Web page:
Never understood why he didn't like it.
"In 1983, analyst Bill James wrote that Martins "Billy Ball" era in Oakland was actually Billy Burnout, and that his methods led to the downfall of all five As starters."
I read an article a couple of years ago in which the author suggested that the “closer” in modern baseball is used entirely incorrectly. This guy’s point was that bringing in your best short reliever to pitch the last inning of a game where your team has a lead is a waste of his talent. That pitcher would be better suited to close out a late (7th or 8th) inning with runners on base in scoring position, rather than coming in to start an inning with nobody on base.
Nowadays, a "two-inning save" is a rarity in baseball -- and closers rarely get a victory unless they're brought into a tie game in extra innings.
The Cardinals of the 80’s with I believe Tony LaRussa and the manager went to a bullpen by committee.
“Sparky” was the main man, or closer, in 1977, for The Yankees. He was so good, he won the Cy Young Award, a rare feat for a bullpen pitcher, in those days.
During the off season, The Yanks signed “Goose” Gossage, and Sparky was relegated to the role of second fiddle. in ‘78.
Graig Nettles (3b NYY) is supposed to have commented “Sparky, Cy Young, to syonara”.
That may explain his feelings ;) Thanks.
I remember those Rollie Fingers ads.
Early 80s, when Bruce Sutter and Lee Smith started getting those 30 saves a year is when things really started changing.
With the 5 man rotation and setup men and a closer, we’ll never see another 300 game winner.
Ever notice no one ever mentions beating Cy Young’s wins record? That is the one achievement that no one will ever come close to breaking.
Louis Arroyo was saving a bunch of games for the Yankees back in ‘61. I remember hearing a sportscaster back then announcing that Louis had signed for the ‘62 season and that the “sigh” heard from the Yankee clubhouse was really from Whitey Ford.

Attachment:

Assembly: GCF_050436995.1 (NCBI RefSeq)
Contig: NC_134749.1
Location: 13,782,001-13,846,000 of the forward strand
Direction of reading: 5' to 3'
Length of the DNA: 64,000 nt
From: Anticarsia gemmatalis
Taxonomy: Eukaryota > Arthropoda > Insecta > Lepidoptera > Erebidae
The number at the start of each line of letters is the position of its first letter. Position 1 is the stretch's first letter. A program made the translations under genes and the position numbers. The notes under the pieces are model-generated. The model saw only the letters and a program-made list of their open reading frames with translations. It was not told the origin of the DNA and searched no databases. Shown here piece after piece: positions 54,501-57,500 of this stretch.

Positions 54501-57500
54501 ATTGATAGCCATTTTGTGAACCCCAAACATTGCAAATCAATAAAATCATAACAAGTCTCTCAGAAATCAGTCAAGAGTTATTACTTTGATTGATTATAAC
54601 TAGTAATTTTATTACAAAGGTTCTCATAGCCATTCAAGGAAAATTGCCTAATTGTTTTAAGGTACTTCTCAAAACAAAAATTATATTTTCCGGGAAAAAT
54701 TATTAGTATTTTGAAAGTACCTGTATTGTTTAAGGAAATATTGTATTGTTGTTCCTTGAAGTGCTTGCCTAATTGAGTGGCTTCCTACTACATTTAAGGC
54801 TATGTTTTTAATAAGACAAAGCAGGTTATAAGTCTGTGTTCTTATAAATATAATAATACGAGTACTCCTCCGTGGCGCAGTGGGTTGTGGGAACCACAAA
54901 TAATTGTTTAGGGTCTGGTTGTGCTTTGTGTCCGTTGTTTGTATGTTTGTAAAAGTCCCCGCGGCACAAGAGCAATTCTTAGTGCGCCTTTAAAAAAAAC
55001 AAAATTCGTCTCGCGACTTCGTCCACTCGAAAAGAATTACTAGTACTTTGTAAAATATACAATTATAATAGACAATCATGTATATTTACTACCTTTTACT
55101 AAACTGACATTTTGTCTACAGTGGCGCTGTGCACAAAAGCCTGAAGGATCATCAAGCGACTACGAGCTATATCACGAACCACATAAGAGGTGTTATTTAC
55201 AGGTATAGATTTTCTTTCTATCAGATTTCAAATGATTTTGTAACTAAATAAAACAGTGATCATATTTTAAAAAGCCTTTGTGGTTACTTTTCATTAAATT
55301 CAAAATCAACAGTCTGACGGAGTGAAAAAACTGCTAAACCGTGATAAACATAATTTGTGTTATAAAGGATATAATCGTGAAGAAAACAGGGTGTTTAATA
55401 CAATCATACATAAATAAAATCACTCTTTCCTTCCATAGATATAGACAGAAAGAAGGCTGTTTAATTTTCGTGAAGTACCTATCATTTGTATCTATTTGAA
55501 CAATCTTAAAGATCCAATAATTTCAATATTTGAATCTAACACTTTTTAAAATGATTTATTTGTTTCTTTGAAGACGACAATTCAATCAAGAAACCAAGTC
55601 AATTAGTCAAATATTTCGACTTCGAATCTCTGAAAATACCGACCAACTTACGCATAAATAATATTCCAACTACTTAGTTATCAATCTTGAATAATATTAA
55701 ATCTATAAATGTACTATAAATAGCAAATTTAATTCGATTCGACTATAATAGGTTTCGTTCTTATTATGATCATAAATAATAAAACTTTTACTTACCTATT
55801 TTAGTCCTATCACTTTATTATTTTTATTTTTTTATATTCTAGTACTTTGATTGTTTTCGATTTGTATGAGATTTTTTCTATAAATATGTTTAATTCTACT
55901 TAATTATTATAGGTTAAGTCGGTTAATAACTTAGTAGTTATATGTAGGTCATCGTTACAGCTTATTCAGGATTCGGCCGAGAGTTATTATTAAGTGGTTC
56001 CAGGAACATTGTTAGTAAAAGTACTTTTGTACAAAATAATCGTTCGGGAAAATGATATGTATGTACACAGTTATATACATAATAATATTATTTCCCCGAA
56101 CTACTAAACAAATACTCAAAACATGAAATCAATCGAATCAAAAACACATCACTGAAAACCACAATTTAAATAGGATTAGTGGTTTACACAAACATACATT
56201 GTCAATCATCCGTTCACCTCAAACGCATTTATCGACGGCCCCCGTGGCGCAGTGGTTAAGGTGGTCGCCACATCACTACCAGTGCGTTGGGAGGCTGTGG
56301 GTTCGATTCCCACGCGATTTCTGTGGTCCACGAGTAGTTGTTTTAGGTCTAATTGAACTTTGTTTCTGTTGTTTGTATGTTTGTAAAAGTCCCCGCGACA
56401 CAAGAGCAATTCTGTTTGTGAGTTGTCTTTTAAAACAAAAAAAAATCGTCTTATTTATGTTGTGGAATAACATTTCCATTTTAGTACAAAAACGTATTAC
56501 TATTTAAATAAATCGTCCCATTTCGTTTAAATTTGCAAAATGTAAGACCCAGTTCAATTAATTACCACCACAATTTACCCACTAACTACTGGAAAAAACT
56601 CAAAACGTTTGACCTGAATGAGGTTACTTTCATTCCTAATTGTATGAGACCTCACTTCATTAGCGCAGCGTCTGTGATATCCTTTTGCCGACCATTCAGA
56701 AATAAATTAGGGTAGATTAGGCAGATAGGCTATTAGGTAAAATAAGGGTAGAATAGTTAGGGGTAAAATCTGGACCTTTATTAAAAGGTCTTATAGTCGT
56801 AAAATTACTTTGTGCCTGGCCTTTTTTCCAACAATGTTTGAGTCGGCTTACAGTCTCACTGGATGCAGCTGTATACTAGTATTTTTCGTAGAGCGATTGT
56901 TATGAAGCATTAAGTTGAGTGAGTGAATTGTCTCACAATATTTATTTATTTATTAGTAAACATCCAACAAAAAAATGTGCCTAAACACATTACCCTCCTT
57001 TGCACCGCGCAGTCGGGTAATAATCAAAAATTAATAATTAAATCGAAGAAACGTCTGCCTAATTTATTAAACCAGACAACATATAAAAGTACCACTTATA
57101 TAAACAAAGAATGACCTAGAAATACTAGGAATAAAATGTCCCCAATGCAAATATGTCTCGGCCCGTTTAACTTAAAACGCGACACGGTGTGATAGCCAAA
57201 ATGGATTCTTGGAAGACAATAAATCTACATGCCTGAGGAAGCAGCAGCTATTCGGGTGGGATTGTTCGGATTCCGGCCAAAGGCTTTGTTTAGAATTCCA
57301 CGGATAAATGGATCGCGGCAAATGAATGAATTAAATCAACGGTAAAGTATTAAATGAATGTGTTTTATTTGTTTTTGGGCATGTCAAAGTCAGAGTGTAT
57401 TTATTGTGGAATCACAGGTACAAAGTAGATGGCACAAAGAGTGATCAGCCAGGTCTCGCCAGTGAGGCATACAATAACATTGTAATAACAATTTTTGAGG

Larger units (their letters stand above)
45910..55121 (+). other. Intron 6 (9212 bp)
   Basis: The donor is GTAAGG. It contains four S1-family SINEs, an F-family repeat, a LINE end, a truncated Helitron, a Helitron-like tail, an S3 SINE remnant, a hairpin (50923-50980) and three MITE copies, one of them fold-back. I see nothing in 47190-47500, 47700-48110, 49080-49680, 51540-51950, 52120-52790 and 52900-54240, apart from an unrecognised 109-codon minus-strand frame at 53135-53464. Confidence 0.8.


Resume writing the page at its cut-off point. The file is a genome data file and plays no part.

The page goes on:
That’s a great story!
As soon as I saw it was about complete games, I immediately thought of the Phillies Hall of Famer, Robin Roberts. He threw a total of 305 complete games during the ‘50s and ‘60s, including 45 shutouts. Things were different in the olden days.
One of my favorite Robin Roberts stories occurred on May 13, 1954, when Roberts gave up a lead-off home run to Reds player Bobby Adams and then retired 27 consecutive batters to win the game 81.
By the way, Robin Roberts was the first Phillies baseball card I ever got out of a pack of Topps cards. That was in 1960.
Pretty amazing. Here’s a shout out for another workhorse: Wilbur Wood, lefty knuckler.
1971, 334 IP, 1.91 ERA
1972, 376 IP, 2.52 ERA
1973, 359 IP, 3.46 ERA
1974, 320 IP, 3.60 ERA
That would make the game incredibly pure.
What I'm saying is that the starting pitcher would pitch just the one inning and in inning 2, he'd trade places with the catcher while the catcher pitched. Then in inning 3, the starting pitcher will move to 1st base while the 1st baseman pitches. And so on.
Each positional player would have to pitch the one inning every game with the "starting pitcher" rotating through all 8 other positions as the game progresses. No relief pitchers allowed.
That would make the game very entertaining, that is for sure.
I didn't know much about Lyle besides his autobiography and those Levi Garrett chewing tobacco ads.
GREAT book BTW. (The Bronx Zoo?)
Joe Page had a couple of good years for the Bombers in the late 1940’s also. If I remember right he was high up in the MVP voting those years also. He threw pure heat and liked his belts after the game.
Yes, The Bronx Zoo, 1979. I liked it, as well.
I have to be impressed with Langford’s record. It will never, EVER, be beaten, not with baseball today.
But I have to mention. My dad, “Lefty” Joe Hatten, pitched in both games of a double header. Let’s see somebody today do that! He was also the Dodger’s pitcher when Jackie Robinson played his first major league game.
Thanks for the Ping, Roccus! Always nice to remember my dad.
I just KNEW you could add something worthwhile to this thread. ;)
Whenever I see a thread about air racing or mid-century baseball, I think of you.